“It gets us out, it gets us doing things. I mean people in wheelchairs, we have different opportunities and just different angles on life, but we can still do the same thing,” said David Thomas, a college student.

“It makes you understand how much these guys put into their day-to-day activities, just to be able to do something. But these guys do not let their limitations stop them, they come out, enjoy it,” said Hancock.

It was difficult to write the intro to that story without making it sound like people with disabilities were the game being hunted. Kudos to the Rotary Club of Albany.

Governor Kemp issued a Press Release touting Georgia’s record low unemployment.

Governor Brian P. Kemp applauded Georgia’s unemployment rate dropping for the eighteenth straight month to 3.1% for October 2021, an all-time low. Additionally, Georgia has now added over 200,000 jobs in the last year, and the number of unemployed Georgians was reported at the lowest level since June 2001 (158,107).

“Georgia’s economy continues to outpace the rest of the nation with strong job growth, an all-time low unemployment rate, and the fewest unemployed Georgians in twenty years,” said Governor Kemp. “As we pass 200,000 jobs added in the last year, we’re not taking our foot off the gas. Thanks to our pro-business environment, unmatched workforce development assets, and low cost of doing business, companies from around the world are looking to relocate to the Peach State, and Georgia-grown businesses are hiring more workers and expanding operations.”

Jobs in Georgia were up 21,000 over the month and are up 4.5 percent over the year to 4,605,600.

From the Wall Street Journal:

Employer demand for workers is unusually strong, economists say. Job openings are near record highs, but many businesses say they can’t find enough workers to fill the roles.

High worker turnover is one challenge for employers. Though many companies are trying to expand their workforces, they are simultaneously losing workers, said Evan Sohn, chief executive at Recruiter.com, a hiring and recruiting platform.

The quits rate—a measurement of workers leaving jobs as a share of overall employment—was 3% in September, a record high, Labor Department figures tracing back to 2000 show.

Workers are feeling emboldened to leave their jobs because they are more valuable in today’s labor market, there is less stigma about leaving a company than in the past and remote technology allows for a quicker, easier interview process, Mr. Sohn said.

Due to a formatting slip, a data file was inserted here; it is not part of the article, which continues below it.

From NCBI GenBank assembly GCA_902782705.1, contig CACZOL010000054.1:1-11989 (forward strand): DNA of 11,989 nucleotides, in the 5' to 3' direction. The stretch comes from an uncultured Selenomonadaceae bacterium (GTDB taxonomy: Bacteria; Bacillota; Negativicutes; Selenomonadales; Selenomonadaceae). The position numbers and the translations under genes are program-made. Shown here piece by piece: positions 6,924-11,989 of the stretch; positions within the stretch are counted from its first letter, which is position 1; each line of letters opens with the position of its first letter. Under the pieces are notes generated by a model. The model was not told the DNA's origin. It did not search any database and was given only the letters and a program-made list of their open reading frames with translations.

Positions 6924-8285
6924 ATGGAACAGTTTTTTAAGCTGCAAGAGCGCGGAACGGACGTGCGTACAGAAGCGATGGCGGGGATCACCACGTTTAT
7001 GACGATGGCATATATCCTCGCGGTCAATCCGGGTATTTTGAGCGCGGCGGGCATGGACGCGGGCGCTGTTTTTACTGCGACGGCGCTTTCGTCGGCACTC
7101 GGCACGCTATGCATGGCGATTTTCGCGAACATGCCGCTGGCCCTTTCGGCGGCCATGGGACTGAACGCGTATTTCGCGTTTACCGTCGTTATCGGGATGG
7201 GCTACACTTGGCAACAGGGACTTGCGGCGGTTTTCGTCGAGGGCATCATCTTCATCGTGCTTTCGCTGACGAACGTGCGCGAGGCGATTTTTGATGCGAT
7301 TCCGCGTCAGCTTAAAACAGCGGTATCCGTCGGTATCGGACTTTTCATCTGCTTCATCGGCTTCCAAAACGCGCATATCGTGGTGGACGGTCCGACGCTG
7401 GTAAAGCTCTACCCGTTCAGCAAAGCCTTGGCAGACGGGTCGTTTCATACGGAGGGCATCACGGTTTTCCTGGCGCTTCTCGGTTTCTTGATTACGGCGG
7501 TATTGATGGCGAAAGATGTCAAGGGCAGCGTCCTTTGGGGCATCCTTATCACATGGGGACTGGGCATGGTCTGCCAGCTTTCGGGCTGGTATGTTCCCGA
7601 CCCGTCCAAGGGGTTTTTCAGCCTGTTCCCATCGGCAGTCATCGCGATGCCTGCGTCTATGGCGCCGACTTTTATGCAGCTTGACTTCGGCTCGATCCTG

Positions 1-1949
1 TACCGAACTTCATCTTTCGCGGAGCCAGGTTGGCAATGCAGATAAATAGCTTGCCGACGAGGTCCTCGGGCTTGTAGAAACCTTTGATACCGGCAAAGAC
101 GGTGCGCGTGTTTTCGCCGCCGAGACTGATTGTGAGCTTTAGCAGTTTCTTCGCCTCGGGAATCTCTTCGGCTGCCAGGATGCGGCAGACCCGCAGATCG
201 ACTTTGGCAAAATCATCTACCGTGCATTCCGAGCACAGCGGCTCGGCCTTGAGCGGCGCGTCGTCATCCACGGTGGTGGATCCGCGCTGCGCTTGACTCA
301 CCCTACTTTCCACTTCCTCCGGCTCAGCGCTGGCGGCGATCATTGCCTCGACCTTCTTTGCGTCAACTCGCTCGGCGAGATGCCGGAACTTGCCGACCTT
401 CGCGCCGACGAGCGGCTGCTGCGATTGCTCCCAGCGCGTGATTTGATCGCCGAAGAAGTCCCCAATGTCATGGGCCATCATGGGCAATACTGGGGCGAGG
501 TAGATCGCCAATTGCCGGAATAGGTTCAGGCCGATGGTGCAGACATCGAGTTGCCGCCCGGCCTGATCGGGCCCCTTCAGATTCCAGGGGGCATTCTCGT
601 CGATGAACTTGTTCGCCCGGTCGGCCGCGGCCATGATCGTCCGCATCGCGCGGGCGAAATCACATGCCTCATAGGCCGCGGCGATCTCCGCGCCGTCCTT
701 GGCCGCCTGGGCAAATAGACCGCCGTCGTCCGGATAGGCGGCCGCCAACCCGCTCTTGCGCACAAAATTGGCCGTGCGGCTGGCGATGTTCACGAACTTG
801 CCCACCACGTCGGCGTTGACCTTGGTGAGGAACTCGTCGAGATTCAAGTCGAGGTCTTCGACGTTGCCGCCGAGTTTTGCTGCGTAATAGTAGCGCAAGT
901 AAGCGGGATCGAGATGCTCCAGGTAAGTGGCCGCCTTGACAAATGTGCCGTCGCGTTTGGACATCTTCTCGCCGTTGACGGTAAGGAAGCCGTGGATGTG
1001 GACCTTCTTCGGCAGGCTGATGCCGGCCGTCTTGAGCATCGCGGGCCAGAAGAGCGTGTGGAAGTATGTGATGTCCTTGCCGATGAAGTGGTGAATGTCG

Recruiters reported that about 53% of the roles they were filling in October were backfill roles—or openings because of worker departures—up from 44% in August, according to Recruiter.com. Recruitment for backfill positions exceeded recruitment for new jobs last month, one piece of evidence that employers are struggling with employee resignations.

Employers are raising wages and offering benefits such as training and signing bonuses to attract workers. The employment-cost index, a measure of worker compensation that includes wages and benefits, rose 1.3% in the third quarter from the second, the fastest pace since at least 2001, the Labor Department reported.

United States Representative Andrew Clyde (R-9th District) could end up in another Congressional district after redistricting, according to the Gainesville Times.

In Georgia’s latest proposed congressional redistricting map, U.S. Rep. Andrew Clyde, R-Athens, would be drawn out of Hall County’s District 9 and into District 10.

Congressional representatives can run for any district in their home state, so Clyde could run again for his current seat, but the changes to the map could inspire a run in District 10 where incumbent Rep. Jody Hice, R-Greensboro, is vacating his seat next year to run for secretary of state.

Several Republican candidates have already announced their plans to run in District 10, including Georgia House Rep. Timothy Barr, R-Lawrenceville.

The current 9th District covers most of Northeast Georgia, going as far south as Jackson and Clarke counties. The new map would give that portion to District 10, and the 9th would gain part of northern Gwinnett County to compensate.

Higher utility bills ahead, just when Georgia consumers need them. From WSAV:

Georgia Public Service Commissioner Tim Echols has always been a fan of the project to build two new nuclear reactors at Plant Vogtle. Even though new figures indicate the project is once again over budget and behind schedule, he says it will be worth it once the reactors finally come online.

“Because this is carbon-free electricity emissions and that’s going to have more and more of a special value in our country,” said Echols. “I really want to move past the price of this to actually the great value that this is going to be to our customers.”

Still, new information this week from Georgia Power says the plan to build reactors 3 and 4 is over budget once again — this time by up to $600 millIon — and the project dates have been moved back another three months.

“Customers need to know that Vogtle is well behind its originally intended schedule, double the original budget. And at some point, they will start paying more than they are already paying,” said Bryan Jacob from the Southern Alliance for Clean Energy.